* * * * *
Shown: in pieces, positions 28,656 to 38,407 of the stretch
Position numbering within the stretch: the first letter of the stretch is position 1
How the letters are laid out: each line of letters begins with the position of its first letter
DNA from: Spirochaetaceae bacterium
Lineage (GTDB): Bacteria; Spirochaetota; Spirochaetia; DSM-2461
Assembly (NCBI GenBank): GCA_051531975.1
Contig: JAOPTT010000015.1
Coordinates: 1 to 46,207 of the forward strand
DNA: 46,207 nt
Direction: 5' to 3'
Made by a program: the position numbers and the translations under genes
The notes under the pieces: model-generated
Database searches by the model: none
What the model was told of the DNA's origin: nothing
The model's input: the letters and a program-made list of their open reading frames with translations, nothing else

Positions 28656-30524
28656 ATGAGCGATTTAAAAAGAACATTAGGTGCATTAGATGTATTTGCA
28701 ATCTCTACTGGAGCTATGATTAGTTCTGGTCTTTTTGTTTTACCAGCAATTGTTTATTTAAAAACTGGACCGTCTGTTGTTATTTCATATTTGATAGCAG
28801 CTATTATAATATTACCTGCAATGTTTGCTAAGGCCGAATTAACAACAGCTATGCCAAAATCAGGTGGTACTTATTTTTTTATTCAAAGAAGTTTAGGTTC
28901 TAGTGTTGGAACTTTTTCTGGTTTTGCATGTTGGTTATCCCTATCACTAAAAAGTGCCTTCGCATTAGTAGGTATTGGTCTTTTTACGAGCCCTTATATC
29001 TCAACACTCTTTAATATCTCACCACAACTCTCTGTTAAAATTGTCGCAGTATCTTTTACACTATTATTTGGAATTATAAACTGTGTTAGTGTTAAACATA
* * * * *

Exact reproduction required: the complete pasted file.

Shown: in pieces, positions 28,656 to 38,407 of the stretch
Position numbering within the stretch: the first letter of the stretch is position 1
How the letters are laid out: each line of letters begins with the position of its first letter
DNA from: Spirochaetaceae bacterium
Lineage (GTDB): Bacteria; Spirochaetota; Spirochaetia; DSM-2461
Assembly (NCBI GenBank): GCA_051531975.1
Contig: JAOPTT010000015.1
Coordinates: 1 to 46,207 of the forward strand
DNA: 46,207 nt
Direction: 5' to 3'
Made by a program: the position numbers and the translations under genes
The notes under the pieces: model-generated
Database searches by the model: none
What the model was told of the DNA's origin: nothing
The model's input: the letters and a program-made list of their open reading frames with translations, nothing else

Positions 28656-30524
28656 ATGAGCGATTTAAAAAGAACATTAGGTGCATTAGATGTATTTGCA
28701 ATCTCTACTGGAGCTATGATTAGTTCTGGTCTTTTTGTTTTACCAGCAATTGTTTATTTAAAAACTGGACCGTCTGTTGTTATTTCATATTTGATAGCAG
28801 CTATTATAATATTACCTGCAATGTTTGCTAAGGCCGAATTAACAACAGCTATGCCAAAATCAGGTGGTACTTATTTTTTTATTCAAAGAAGTTTAGGTTC
28901 TAGTGTTGGAACTTTTTCTGGTTTTGCATGTTGGTTATCCCTATCACTAAAAAGTGCCTTCGCATTAGTAGGTATTGGTCTTTTTACGAGCCCTTATATC
29001 TCAACACTCTTTAATATCTCACCACAACTCTCTGTTAAAATTGTCGCAGTATCTTTTACACTATTATTTGGAATTATAAACTGTGTTAGTGTTAAACATA